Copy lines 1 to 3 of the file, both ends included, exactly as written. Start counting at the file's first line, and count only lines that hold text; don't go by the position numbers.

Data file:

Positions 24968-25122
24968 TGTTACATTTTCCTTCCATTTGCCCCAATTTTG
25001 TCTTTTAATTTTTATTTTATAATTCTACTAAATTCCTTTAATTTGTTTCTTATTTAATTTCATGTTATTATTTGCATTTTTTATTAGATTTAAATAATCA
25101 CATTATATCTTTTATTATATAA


Positions 24968-25122
24968 TGTTACATTTTCCTTCCATTTGCCCCAATTTTG
25001 TCTTTTAATTTTTATTTTATAATTCTACTAAATTCCTTTAATTTGTTTCTTATTTAATTTCATGTTATTATTTGCATTTTTTATTAGATTTAAATAATCA